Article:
Tuesday, December 27, 2011

41: Action, Drama, and Geometry Lessons

    You may recall that way back in episode 11, I reviewed a movie
called 'Flatland: The Film', an excellent film adaptation of Edwin
Abbott's 19th-century novel about a square-shaped being inhabiting a
two-dimensional world.  Somehow, 2007 has become the Year of the
Flatland Revival, with yet another Flatland film out now on DVD:
'Flatland: The Movie'.  Perhaps world events have been making people
more eager than usual to escape into other dimensions.  This film has
some serious star power, with Martin Sheen as the leading square,
Kristen Bell from Veronica Mars as his granddaughter, and Tony Hale
from Arrested Development as the King of Pointland.  But is it any
     My answer, in short, is yes.  I enjoyed it quite a bit, and
highly recommend it.  Like the other Flatland movie, it follows the
basic elements of the novel, but tries to spend more time on plot and
less on description.  The main character is still the square, here
named Arthur Square, living in a two-dimensional world where nobody is
even aware there are other directions off their plane.  Adding an
element of social satire, the shapes with more sides are in control,
and the ones at the top are the infinite-sided circles.  The square
dreams about worlds of fewer dimensions, Pointland and Lineland, and
then is introduced to the third dimension by a wise sphere from above.
For trying to spread knowledge of the third dimension, he is arrested
and tried for heresy by his coutrymen.   There are a lot of cute
little animation touches, such as the Flatland skateboard ridden by
Arthur's granddaugher Hex, and the depiction of two-dimensional cars
and alarm clocks.  The movie also introduces some clever twists, such
as a rotating cube that was left intersecting with Flatland to help
teach of the third dimension.
    Flatland: The Movie is more focused towards educational audiences,
and is more suited for younger viewers than Flatland: The Film.  It's
only about 35 minutes long, probably done on purpose so a teacher can
show it during a class period.  And while there is talk of trials and
executions of errant Flatlanders, in this movie you won't get the
chance to see an actual polygon battle or stare at the dismembered
corpse of a hexagon.  They also go into some detailed explanations of
the concept of a dimension, again probably useful for younger or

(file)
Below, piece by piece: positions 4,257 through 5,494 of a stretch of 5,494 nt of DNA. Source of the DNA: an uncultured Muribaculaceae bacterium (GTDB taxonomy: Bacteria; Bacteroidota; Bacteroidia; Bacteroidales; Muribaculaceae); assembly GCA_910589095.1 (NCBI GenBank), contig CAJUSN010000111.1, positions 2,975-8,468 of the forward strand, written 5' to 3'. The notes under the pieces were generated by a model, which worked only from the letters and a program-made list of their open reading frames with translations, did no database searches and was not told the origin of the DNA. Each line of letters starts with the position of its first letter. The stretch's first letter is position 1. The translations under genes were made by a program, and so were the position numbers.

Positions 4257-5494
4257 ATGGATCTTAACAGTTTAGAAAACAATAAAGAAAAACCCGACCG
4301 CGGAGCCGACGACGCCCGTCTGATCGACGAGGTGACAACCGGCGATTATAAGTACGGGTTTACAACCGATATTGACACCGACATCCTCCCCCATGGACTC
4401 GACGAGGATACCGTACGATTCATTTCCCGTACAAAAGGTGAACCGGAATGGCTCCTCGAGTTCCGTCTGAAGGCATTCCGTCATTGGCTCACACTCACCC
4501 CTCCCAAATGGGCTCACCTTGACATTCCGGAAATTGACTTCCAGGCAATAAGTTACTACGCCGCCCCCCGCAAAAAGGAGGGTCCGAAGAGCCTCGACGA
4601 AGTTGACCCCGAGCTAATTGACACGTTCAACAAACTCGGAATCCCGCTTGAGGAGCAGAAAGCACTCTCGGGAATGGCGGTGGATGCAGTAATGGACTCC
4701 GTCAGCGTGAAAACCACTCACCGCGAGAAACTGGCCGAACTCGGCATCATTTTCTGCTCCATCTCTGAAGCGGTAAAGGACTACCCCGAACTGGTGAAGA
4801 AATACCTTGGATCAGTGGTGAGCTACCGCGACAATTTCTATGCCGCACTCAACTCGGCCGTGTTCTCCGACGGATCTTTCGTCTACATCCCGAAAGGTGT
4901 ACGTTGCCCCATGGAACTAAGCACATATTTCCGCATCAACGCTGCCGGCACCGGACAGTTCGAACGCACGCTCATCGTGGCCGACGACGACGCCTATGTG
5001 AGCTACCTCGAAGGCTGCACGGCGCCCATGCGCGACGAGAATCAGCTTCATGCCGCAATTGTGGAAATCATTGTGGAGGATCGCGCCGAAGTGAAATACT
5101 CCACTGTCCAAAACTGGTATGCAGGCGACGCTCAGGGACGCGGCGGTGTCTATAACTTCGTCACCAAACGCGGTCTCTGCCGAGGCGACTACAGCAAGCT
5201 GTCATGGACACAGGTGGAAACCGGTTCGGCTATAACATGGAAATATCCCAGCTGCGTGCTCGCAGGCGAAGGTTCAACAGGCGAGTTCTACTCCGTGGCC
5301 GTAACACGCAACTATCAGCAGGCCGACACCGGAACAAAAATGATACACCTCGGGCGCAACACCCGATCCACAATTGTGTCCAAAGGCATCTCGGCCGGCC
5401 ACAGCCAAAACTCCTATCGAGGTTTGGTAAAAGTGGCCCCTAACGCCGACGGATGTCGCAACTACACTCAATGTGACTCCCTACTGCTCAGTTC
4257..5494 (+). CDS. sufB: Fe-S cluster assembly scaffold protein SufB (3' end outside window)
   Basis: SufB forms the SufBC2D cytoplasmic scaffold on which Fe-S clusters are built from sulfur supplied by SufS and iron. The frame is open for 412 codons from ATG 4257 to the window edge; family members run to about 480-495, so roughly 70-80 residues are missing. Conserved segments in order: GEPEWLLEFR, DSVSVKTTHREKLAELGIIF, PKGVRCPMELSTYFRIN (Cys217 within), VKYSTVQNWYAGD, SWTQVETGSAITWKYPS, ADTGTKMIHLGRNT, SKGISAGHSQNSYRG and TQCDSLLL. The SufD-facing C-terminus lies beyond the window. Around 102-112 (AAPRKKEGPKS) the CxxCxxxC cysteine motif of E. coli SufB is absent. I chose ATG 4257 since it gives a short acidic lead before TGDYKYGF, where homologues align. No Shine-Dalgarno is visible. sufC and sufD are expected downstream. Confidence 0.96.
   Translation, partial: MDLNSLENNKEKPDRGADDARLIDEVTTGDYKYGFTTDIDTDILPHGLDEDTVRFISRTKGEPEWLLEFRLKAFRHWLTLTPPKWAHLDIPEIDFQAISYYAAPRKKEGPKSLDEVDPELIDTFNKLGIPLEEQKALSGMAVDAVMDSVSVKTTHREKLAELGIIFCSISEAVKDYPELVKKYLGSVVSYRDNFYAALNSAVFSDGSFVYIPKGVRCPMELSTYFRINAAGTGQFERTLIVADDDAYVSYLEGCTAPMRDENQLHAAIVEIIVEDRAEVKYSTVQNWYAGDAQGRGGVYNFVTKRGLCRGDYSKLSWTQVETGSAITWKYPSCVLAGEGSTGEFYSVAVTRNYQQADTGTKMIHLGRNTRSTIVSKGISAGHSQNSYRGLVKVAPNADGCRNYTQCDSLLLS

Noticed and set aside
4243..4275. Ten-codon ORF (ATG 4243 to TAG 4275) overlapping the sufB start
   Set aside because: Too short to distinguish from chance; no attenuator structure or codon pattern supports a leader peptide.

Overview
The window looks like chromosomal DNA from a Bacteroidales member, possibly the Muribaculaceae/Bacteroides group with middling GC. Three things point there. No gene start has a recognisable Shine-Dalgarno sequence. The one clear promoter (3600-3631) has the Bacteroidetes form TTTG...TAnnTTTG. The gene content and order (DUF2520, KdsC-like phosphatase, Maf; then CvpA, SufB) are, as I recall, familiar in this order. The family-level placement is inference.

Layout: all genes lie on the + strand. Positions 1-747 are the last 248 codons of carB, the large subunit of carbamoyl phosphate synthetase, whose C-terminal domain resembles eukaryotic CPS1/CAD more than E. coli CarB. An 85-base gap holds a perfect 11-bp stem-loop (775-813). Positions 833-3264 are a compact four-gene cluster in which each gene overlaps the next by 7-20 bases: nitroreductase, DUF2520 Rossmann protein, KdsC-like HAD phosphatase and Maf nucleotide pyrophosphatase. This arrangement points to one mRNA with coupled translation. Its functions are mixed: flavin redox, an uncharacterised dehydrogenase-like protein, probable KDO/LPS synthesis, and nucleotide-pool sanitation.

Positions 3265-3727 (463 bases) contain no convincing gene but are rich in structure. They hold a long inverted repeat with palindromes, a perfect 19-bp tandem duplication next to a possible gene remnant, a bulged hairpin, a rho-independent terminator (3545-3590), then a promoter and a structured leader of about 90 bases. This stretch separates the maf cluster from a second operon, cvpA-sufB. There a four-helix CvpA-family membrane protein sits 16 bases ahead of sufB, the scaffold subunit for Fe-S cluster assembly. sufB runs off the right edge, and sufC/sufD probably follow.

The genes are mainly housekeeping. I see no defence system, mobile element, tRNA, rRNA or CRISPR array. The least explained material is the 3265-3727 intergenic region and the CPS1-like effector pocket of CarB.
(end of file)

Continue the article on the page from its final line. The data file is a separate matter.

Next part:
educational viewers.  And in order to encourage interest among younger
girls, Hex, Arthur's granddaughter, plays a prominent role in the
    I do have a couple of nitpicks with how they chose to animate the
Flatlanders though.  First, one of the key properties of a
two-dimensional world should be that someone looking from above, like
the audience viewing the movie, can see completely inside the
creatures.  Thus internal organs should be visible, and external
appendages or body parts should look kind of like cross-sections,
since only the outer edges can interact with the world of Flatland.
Yet in this movie, the Flatlanders are mostly solid, with only a few
discolored blotches to suggest something is going on internally.  And
the eyes and mouths look distinctly like animations on three-
dimensional creatures, which would fit in more with The Simpsons than
with Flatland.
    The biggest missed opportunity, however, was a chance to teach a
lesson about rotation and symmetry.  If you look at a Flatland square
facing right, with its eye above its mouth, you will soon realize that
if you want to turn it facing left without lifting it out of its
plane, its eye will have to end up below the mouth on the left side.
In other words, a Flatlander is inherently "right-handed" or
"left-handed", and without a trip into the third dimension, this can
never be changed.  Yet in this movie, Flatlanders are somehow able to
turn around and always have their eye above their mouth, whether
facing right or left.  My wife came up with a good explanation for
this:  perhaps the Flatlanders are amoeba-like creatures with their
eyes and mouths floating around internally, and they can quickly float
to the proper side of the body as needed.  This seems a little
tortured though; I think they just oversimplified the animation.
    Of course, I'm sure each of these issues were compromises made to
minimize any danger of confusing the younger viewers.  And they don't
change the fact that Flatland: The Movie preserves the central spirit
of the novel, and presents it in a fun and entertaining way that I'm
sure any listener to this podcast would enjoy.  Since it's so short,
my suggestion is that you get both Flatland: The Movie and Flatland:
The Film, and invite all your friends over for a double feature.
That's assuming, of course, all your friends are as cool as Math
Mutation listeners, which may be a tall order.  But that's your
    And this has been your Math Mutation for today.

  • Flatland: The Movie
  • Flatland at Wikipedia
  • Flatland: The Complete Text, at Project Guttenburg
  • Flatland: The Film (reviewed in Math Mutation #11)
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